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|Title:||Why amantadine loses its function in influenza M2 mutants: MD simulations|
|Keywords:||Chemical Engineering;Chemistry;Computer Science;Social Sciences|
|Citation:||Journal of Chemical Information and Modeling. Vol.49, No.4 (2009), 847-852|
|Abstract:||Molecular dynamics simulations of the drug-resistant M2 mutants, A30T, S3 IN, and L26I, were carried out to investigate the inhibition of M2 activity using amantadine (AMT). The closed and open channel conformations were examined via non- and triply protonated H37. For the nonprotonated state, these mutants exhibited zero water density in the conducting region, and AMT was still bound to the channel pore. Thus, water transport is totally suppressed, similar to the wild-type channel. In contrast, the triply protonated states of the mutants exhibited a different water density and AMT position. A30T and L26I both have a greater water density compared to the wild-type M2, while for the A30T system, AMT is no longer inside the pore. Hydrogen bonding between AMT and H37 crucial for the bioactivity is entirely lost in the open conformation. The elimination of this important interaction of these mutations is responsible for the lost of AMT's function in influenza A M2. This is different for the S 3 IN mutant in which AMT was observed to locate at the pore opening region and bond with V27 instead of S31. © 2009 American Chemical Society.|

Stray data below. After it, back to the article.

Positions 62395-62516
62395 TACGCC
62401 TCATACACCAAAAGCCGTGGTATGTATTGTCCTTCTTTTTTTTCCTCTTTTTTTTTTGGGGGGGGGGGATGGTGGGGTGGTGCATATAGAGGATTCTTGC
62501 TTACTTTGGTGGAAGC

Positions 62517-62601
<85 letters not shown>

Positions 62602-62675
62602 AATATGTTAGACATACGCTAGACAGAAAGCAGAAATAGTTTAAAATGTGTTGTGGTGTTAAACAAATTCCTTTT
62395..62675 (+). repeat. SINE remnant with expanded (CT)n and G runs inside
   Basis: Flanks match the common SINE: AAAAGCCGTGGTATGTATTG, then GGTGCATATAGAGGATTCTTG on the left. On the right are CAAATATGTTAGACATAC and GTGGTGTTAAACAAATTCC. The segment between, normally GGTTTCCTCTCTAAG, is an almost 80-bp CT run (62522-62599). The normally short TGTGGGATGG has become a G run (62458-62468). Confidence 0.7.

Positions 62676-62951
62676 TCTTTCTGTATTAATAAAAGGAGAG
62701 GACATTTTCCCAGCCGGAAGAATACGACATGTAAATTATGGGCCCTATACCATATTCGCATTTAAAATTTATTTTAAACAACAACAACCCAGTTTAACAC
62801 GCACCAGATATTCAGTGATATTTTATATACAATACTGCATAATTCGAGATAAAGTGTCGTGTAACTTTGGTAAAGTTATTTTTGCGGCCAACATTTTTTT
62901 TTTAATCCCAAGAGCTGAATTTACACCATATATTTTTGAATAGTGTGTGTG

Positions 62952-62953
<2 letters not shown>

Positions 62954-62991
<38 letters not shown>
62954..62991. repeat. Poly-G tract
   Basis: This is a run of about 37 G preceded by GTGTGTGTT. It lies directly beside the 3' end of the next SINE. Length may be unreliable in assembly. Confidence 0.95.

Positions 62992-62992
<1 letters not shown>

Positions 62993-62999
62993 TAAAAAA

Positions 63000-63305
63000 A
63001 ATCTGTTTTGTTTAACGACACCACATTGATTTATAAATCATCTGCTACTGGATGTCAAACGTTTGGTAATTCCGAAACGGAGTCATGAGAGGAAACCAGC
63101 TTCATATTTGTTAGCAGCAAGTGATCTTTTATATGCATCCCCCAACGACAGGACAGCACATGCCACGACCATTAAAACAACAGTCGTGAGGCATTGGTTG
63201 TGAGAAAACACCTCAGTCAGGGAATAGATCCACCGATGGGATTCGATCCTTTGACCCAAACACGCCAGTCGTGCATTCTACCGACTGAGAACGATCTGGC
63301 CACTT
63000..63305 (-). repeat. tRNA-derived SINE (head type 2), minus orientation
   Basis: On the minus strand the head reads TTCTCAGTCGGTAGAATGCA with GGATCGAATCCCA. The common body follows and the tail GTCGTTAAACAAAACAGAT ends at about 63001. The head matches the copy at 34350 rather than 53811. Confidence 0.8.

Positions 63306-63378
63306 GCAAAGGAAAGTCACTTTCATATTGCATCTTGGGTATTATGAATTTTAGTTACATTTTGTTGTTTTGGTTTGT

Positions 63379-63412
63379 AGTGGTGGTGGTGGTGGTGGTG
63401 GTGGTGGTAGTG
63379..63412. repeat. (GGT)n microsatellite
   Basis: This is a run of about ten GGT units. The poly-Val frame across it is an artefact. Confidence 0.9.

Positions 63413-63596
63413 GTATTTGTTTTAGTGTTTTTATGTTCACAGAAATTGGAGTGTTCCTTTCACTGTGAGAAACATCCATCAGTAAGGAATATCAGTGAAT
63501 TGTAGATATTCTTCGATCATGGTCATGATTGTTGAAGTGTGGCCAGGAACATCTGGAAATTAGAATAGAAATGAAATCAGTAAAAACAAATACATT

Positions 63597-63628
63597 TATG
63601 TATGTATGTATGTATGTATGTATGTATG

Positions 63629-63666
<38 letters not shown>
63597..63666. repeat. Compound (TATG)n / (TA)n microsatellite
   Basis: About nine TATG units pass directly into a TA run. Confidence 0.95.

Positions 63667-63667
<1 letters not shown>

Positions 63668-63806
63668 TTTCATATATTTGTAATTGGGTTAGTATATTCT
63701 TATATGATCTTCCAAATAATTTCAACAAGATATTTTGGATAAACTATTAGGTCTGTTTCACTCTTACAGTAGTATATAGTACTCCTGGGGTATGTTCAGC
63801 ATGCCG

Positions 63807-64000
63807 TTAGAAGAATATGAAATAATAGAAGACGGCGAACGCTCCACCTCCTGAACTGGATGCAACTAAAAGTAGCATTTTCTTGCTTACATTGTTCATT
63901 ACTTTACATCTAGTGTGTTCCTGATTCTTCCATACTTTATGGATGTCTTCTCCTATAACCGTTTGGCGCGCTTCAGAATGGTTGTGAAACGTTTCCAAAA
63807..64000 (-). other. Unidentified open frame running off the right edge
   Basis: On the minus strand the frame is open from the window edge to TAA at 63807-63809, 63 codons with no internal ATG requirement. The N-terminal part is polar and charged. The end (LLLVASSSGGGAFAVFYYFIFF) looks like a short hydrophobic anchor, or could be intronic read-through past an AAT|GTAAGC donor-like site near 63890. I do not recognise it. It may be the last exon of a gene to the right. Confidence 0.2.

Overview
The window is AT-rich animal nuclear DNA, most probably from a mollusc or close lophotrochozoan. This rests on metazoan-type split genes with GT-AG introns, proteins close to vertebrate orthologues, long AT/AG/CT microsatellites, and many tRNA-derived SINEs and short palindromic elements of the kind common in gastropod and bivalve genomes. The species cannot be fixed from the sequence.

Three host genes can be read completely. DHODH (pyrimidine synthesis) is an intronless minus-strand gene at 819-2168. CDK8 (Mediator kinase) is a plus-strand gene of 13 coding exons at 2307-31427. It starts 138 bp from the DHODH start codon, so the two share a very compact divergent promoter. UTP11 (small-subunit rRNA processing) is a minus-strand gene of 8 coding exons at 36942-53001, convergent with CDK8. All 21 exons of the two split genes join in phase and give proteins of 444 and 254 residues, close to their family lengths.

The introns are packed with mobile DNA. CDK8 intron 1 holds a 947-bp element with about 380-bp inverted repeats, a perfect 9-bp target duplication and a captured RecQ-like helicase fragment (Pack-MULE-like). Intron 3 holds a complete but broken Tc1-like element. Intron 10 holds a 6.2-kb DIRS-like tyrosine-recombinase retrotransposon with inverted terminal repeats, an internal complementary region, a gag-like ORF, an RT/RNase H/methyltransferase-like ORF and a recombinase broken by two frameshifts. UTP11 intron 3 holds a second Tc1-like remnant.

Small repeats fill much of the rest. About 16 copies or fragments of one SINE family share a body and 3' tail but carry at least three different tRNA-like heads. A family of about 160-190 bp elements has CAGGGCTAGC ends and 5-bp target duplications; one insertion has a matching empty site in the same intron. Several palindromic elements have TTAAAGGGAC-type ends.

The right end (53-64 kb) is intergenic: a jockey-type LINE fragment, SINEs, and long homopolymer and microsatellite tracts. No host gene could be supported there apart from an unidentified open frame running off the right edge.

|Appears in Collections:||Scopus 2006-2010|
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